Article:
This week on "Treme," the magnitude of the battles becomes apparent.
[Spoilers abound.] This week, it became apparent what New Orleanians are up against. The culture of police corruption moves to center stage as its magnitude stifles Toni Bernette (Melissa Leo) in her efforts to get witnesses on Wilson and menaces L.P. Everett (Chris Coy) in his attempts to pursue the Henry Glover case. It's faceless, malevolent force that throws a shade of uncertainty over everything. Did a cop really see that Sophie didn't have her seatbelt on at night, or was the ticket a harrassment technique?
When Terry (David Morse) talks to his FBI contact to deal with corruption his way, he bumps into an equally faceless bureaucracy that won't investigate for political reasons.
Homeowners dealing with NOAH face similar frustration dealing with an equally unknowable force. The angry homeowner questioning Nelson Hidalgo (Jon Seda) about the work being done on his house is frustrated by the questions he can't get answers to about NOAH, questions Hidalgo can't answer even if he were disposed to.
He faces his own issues as he recognizes that there's a community within the city's business leaders that quietly maintains the status quo, keeping newcomers like him from getting a genuine piece of the action. It's the same community that Texas oil men ran into when they came to Louisiana and that created Endymion and Bacchus because Rex, Comus and Proteus wouldn't have them, and it's the old-boy network then-city councilperson Dorothy Mae Taylor tried to expose with the 1992 Mardi Gras Ordinance.
Davis (Steve Zahn) encouters his own version of this battle when he tries unsuccessfully to convince Sugarboy Crawford to participate in his R&B opera. The scene is touching because Crawford passed away September 15, so our last time seeing him is seeing a lovingly shot gospel performance from him, but he confounds Davis with a value structure he can't understand.
As lovingly as the Crawford sequence was shot, there was nothing intentionally eulogistic about it. The scene was shot last January and he wasn't showing any signs of illness at that point.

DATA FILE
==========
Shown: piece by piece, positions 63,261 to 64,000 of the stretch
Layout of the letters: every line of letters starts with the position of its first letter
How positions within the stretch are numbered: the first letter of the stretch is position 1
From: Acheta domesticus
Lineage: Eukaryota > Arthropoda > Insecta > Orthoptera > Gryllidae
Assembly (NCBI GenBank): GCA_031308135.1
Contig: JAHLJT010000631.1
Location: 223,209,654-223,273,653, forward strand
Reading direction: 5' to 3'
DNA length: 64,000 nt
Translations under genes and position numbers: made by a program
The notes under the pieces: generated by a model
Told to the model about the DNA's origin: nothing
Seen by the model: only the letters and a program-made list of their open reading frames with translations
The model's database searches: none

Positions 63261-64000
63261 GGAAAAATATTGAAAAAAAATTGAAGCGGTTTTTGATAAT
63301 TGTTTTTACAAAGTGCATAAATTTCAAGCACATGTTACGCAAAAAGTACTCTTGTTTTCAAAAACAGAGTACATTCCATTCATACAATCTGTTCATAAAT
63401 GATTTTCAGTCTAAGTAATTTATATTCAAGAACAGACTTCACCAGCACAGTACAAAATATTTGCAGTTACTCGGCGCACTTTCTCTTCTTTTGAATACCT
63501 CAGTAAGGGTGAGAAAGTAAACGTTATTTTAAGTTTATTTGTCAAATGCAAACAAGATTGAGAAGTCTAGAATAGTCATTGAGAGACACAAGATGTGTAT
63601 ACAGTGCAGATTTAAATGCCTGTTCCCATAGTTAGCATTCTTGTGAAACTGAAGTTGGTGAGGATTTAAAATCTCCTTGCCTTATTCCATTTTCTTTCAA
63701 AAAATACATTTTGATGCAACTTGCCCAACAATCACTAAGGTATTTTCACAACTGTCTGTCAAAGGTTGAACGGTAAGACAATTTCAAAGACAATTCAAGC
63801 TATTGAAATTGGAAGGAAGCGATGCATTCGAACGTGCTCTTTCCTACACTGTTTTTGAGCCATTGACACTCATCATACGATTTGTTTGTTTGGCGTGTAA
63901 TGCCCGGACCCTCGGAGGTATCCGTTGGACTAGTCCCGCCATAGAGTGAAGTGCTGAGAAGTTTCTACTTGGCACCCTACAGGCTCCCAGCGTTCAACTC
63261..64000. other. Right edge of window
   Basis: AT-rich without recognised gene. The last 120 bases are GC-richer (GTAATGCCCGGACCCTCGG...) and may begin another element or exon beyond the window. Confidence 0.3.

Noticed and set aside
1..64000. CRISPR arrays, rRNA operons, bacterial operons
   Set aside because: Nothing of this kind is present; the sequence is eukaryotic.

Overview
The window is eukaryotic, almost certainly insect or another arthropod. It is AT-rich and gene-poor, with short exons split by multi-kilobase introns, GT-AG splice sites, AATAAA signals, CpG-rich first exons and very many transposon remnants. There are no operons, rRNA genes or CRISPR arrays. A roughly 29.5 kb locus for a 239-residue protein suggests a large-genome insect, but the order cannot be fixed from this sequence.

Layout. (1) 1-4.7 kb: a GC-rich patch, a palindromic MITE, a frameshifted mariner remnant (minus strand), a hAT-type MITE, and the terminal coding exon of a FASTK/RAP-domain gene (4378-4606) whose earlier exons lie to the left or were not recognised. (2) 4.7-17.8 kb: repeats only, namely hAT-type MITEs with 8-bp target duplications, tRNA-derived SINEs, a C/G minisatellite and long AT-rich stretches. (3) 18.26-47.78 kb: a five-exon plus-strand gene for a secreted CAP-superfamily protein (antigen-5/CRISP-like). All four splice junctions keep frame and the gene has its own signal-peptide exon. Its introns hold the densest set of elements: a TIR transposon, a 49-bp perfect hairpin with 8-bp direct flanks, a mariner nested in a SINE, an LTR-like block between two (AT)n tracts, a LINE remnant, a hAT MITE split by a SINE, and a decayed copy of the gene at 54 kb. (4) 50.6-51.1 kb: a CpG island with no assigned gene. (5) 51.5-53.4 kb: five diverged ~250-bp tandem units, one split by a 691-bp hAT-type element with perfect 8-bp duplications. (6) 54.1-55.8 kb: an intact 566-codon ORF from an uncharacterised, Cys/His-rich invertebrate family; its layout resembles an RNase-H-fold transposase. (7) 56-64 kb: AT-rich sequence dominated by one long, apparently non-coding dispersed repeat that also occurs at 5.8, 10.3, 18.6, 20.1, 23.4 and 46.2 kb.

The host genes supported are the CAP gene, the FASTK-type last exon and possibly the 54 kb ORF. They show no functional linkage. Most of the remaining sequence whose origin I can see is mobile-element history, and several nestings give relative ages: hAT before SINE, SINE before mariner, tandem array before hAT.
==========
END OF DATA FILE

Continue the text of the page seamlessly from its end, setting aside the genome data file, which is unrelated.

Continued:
The alternative to all these one-sided battles with vague, unknowable forces plays out when LaDonna (Khandi Alexander) and Albert (Clarke Peters) negotiate the terms of her bar hosting his Indian practice. It's a great scene as two strong personalities and performers bang heads as a matter of course before coming to an agreement.
That scene subtly pointed toward the storyline I expect is coming as they negotiated over the money brought in by someone barbecuing outside, stretching Indian practice to the sidewalk outside of Gigi's without thinking about the neighbors. It's business, it's what they do, and it's what's going to take them into their own battle with vague, unknowable battles as they face the faceless network of permits and zoning.
- The last couple of weeks dealt with deals, and Delmond (Rob Brown) looks like he's about to face his version of that question as he's being asked to represent New Orleans' culture for a group of developers.
We also see another side of Antoine (Wendell Pierce) as a hustler. Unlike Nelson, who's unhappy that he's not playing a bigger game for bigger stakes, Antoine's a low-level hustler and good with it. He may put more at risk than the rewards are worth by sleeping with a fan at a show, but that's his comfort zone. This episode, he runs a similar low-rent scam, but to benefit a student.
- In other Delmond thoughts, I'm not sure I buy that a career-oriented musician releases an album and stays home to bond with dad, but New Orleans' musicians haven't always made the most career-minded decisions. Still, watching him stand-in with band after band is one of the few places where this season seems forced. Still, that was a great version of "You Are My Sunshine" that he played with Shannon Powell in Donna's.
- When we see David and Annie (Lucia Micarelli) doing their laundry at the start of the episode, they are doing so at The Clothes Spin, the laundromat on the site that was once Cosimo Matassa's J&M Studio. My long-held belief that their relationship would come apart was furthered this week when she didn't appear to find his casual flakiness funny. In that scene, she's seems too mature for his shit, but when we see her later with Marvin (Michael Cerveris), she's girlish and laughing. Bad sign.
- The "Waiting for Godot" sequence had a strong meta- dimension because when the Beckett play was staged at disaster sites post-K, Wendell Pierce was one of the actors.
Toni's tears in the scene are touching and familiar to everybody in New Orlens. Moments of inexplicable, profound sadness at moments that even tangentially refer to Katrina are commonplace and powerful. Recently, I was part of Facebook conversation about how even the U2 and Green Day cover of "The Saints are Coming" has that power - for me, particularly the live version with Rebirth and Trombone Shorty.
- Treme's comedic moments are rarely laugh-out-loud funny, but the moment with Terry and the concierge is genuinely funny, and it sets up a second great comedic scene later between Jacques (Ntare Mwine) and Janette (Kim Dickens) that ends very differently. It's not high guffaws, but it works as intended, I suspect.